I fear that many of the students who pass will go on to earn Wizard-of-Oz diplomas, which signify nothing. Students will claim to be educated, but employers will know otherwise. The phenomenon of the Wizard-of-Oz diploma has discredited the college degree.
My oldest daughter discovered that her degree qualified her for secretarial positions. She soon decided to try law school instead. As her experience illustrates, although the average salary differential between college graduates and non-graduates remains high, the marginal college graduate is earning little or no premium.
Most of the essay is devoted to trying to knock down the idea that education is the answer for economic inequality. The thinking is that since college graduates on average earn a premium, if more young people went to college, they would earn higher incomes.
The reality is that sending more people to college creates more problems than it solves. My impression of George Mason is that there is a disconnect between the faculty and the admissions office. The faculty think in terms of a rigorous liberal arts education, and the admissions office takes in students who would be best served by trade schools or community colleges.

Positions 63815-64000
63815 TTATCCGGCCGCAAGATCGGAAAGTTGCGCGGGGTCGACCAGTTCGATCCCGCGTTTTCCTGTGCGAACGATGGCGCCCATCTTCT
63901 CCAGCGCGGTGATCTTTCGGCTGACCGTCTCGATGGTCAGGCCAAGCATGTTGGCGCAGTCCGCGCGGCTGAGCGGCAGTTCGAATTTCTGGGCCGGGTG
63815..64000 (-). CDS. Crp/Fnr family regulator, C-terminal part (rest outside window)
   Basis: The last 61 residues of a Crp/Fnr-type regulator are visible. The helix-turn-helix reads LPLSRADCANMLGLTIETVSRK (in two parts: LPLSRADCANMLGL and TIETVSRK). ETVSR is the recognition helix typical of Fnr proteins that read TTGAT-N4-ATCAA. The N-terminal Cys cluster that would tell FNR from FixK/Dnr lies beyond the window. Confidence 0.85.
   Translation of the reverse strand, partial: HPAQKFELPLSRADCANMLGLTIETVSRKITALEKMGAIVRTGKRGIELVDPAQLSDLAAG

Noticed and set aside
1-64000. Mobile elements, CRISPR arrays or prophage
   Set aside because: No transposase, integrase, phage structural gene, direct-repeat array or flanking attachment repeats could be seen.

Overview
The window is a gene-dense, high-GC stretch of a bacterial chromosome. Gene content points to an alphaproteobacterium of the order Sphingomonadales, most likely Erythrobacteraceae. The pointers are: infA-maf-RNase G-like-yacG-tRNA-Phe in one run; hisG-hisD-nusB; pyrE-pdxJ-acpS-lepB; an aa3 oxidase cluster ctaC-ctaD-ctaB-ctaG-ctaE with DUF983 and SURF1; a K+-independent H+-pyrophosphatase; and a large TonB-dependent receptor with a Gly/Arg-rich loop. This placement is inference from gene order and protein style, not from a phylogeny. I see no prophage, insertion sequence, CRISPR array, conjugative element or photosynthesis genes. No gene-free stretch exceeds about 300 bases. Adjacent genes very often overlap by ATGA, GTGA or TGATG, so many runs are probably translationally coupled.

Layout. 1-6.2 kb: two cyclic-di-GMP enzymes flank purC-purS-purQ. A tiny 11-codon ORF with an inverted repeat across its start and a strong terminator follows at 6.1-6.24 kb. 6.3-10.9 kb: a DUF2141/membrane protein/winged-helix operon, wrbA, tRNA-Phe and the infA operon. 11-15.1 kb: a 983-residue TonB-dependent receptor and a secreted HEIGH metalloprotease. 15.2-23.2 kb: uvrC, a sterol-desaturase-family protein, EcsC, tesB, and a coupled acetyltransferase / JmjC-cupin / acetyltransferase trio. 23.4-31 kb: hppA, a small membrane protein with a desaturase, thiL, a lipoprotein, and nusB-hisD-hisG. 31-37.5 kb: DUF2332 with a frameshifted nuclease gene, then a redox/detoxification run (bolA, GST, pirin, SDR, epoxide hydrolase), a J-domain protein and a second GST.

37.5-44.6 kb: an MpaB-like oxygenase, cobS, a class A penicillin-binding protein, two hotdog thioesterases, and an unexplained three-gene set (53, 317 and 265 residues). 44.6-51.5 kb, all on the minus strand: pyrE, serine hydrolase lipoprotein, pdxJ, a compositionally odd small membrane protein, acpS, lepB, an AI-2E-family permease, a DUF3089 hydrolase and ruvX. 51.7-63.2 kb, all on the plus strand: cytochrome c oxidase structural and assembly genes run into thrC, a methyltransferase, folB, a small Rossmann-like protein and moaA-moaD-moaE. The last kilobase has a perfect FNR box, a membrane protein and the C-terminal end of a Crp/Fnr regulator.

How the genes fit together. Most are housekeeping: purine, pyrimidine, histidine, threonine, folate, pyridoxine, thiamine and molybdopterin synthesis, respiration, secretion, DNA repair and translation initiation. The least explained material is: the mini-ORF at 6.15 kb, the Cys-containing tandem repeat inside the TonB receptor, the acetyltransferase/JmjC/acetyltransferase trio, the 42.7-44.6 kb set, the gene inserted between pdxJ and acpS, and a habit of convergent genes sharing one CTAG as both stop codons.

The use of trade schools is restricted by occupational licensing regulations.
We speak of the proverbial auto mechanic, but in fact the best career path for many of these students in today's economy would be in the allied health fields. Unfortunately, this career path is blocked by occupational licensing requirements, which prevent many otherwise capable students from pursuing careers in dental hygiene, physical therapy, or similar professions. If we had the equivalent credentialism at work in auto repair, you would need four years of college plus two or three years of post-graduate education just to work on a car.